Hospice has delivered an endless supply of equipment for our use: a hospital bed, a continuously inflating mattress, a shower chair, a wheeled walker, a movement alarm, a bedside table, plastic bed liners called chucks, an automatic chair that raises people to a standing position, a bag of Depends and a magic-foam pad to sit on. We’ve met four nurses, one doctor, one social worker and one aide. And we have phone numbers to call for 24-hour access to these people or to request additional supplies.
Today we had an appointment with the aide, our helper, who was coming to give Nate a shower. She’d come once before, and I thought we were over the hump of Nate’s embarrassment with a woman other than me seeing him naked. But today when I said, “Guess who’s coming?” Nate answered, “I hope it’s not that woman who gave me the shower. I hope she never comes again.”
We all laughed, and I said, “Oh she’s coming all right, and I’m sure she’ll see to it that you cooperate!”
Lori is a powerful woman who doesn’t take guff from patients. She has a heart of gold and works hard all day bending and twisting to get dirty people clean, most of them struggling with body movement, unable to help her very much.
“She’s bathed people for 20 years,” I assured Nate, “and you’re just one of many she’s helping today.”
He winced and muttered, “Oh boy,” but then resigned himself to her arrival.
Bubbling with good cheer and strong respect for Nate, Lori chatted with him throughout his shower, covering him carefully at strategic moments to give him an illusion of privacy. She rubbed him dry with a towel, careful to keep an extra one over his shoulders so he wouldn’t get cold. It was a scene similar to hundreds in my past as a mother drying the bubble-bath-clean bodies of seven children.
Lori also dressed Nate, careful not to hurt him or touch the dime-sized tumors erupting here and there on his body. When he was dressed, she combed his hair, continuing to talk soothingly and deliver praise. She also helped him with his electric shaver.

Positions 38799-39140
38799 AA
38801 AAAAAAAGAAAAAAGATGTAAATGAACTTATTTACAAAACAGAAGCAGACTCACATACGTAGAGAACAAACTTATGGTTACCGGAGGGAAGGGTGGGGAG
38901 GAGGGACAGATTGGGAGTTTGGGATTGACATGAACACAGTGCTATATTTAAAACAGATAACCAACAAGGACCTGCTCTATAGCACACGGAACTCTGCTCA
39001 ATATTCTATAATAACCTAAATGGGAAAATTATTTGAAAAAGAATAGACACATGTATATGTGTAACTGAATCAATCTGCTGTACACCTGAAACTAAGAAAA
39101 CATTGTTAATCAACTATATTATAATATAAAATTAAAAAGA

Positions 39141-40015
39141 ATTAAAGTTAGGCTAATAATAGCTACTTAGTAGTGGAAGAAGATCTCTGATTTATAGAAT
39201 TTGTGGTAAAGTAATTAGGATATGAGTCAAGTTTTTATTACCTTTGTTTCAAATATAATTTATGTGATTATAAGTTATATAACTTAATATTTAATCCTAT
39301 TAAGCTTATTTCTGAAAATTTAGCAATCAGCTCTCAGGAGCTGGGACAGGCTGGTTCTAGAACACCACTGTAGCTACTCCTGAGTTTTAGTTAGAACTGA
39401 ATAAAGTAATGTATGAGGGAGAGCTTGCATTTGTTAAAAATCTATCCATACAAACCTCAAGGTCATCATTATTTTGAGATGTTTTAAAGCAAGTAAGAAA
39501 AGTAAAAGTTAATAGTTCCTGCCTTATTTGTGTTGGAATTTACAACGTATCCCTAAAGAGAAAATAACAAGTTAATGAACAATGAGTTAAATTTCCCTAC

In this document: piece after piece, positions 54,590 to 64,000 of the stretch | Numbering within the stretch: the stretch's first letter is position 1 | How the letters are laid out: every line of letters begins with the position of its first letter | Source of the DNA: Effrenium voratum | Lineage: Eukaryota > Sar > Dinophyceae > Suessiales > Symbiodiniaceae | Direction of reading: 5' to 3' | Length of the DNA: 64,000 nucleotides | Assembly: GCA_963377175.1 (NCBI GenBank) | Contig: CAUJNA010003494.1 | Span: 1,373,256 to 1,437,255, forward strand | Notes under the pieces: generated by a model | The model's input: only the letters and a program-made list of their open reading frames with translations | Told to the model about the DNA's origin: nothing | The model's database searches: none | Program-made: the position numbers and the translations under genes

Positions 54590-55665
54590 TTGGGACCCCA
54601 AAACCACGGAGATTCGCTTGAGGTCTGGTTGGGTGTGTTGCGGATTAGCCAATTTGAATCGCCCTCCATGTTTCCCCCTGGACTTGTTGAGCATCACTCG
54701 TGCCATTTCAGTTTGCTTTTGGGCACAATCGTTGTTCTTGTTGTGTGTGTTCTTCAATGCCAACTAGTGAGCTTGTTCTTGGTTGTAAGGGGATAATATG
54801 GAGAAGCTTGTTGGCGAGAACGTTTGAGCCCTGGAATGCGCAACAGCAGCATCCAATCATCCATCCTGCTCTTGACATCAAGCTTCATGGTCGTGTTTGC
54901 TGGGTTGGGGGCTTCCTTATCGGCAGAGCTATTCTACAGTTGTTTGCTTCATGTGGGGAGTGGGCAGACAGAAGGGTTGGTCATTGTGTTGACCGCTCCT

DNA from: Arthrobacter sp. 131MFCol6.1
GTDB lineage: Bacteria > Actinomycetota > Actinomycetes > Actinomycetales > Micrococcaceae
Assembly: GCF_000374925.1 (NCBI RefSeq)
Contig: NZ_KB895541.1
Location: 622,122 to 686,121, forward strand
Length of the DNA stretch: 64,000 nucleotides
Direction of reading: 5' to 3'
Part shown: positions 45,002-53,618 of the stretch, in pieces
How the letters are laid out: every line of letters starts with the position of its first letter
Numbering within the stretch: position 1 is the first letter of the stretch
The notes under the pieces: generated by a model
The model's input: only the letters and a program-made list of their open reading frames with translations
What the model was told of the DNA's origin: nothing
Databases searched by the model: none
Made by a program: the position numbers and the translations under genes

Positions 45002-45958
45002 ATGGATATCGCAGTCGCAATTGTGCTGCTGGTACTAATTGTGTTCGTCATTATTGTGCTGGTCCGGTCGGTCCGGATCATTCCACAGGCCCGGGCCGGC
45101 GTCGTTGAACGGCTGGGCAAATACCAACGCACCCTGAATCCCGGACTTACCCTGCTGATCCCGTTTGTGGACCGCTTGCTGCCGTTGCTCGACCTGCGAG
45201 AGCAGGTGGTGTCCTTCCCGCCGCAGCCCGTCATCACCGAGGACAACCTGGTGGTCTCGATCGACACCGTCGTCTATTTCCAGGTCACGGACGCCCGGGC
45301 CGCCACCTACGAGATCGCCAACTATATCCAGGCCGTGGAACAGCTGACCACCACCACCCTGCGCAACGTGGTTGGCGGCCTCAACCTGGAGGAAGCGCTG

After Nate’s bath, Lori showed me how to handle a new set of circumstances coming into our future as Nate’s caregivers: changing the messy diaper of a bed-ridden patient. This is work I never dreamed I would do. Even as she was explaining it, I was wishing it away. But she left us with a big bag of pull-up Depends, and this reality is right around the corner.
Preparing to leave, Lori looked at Nate. “OK, big guy, you’re a new man,” she said, standing back to admire her work. “And I’ll see you again on Friday.” He gave her a weak smile but was too worn out from the ordeal to be enthusiastic. Later he made a joke about her wanting to have her way with him, but we all heard a hint of appreciation in his voice.
I love Elisabeth Elliott’s quote: “Just do the next thing.” This is simple, wise counsel. Lori demonstrated this in her approach to Nate’s bath. One task at a time, she just did the next thing. It was hard work, and she was huffing and puffing as she lifted, supported, bent and squatted. But she made a point of steadily moving forward.
As Nelson reminded me tonight, “Don’t stress about that diaper thing today, because you don’t have to do it today. Wait til its right in front of you, and stress about it then.” That fits right in with Mrs. Elliott’s quote above. While you’re stressing out, just do the next thing.
My sister is fond of saying, “God doesn’t call the equipped; he equips the called.” She’s right. And God is in the process of equipping me, equipping all of us, to simply do the next thing.
“Commit your actions to the Lord, and your plans will succeed.” (Proverbs 16:3)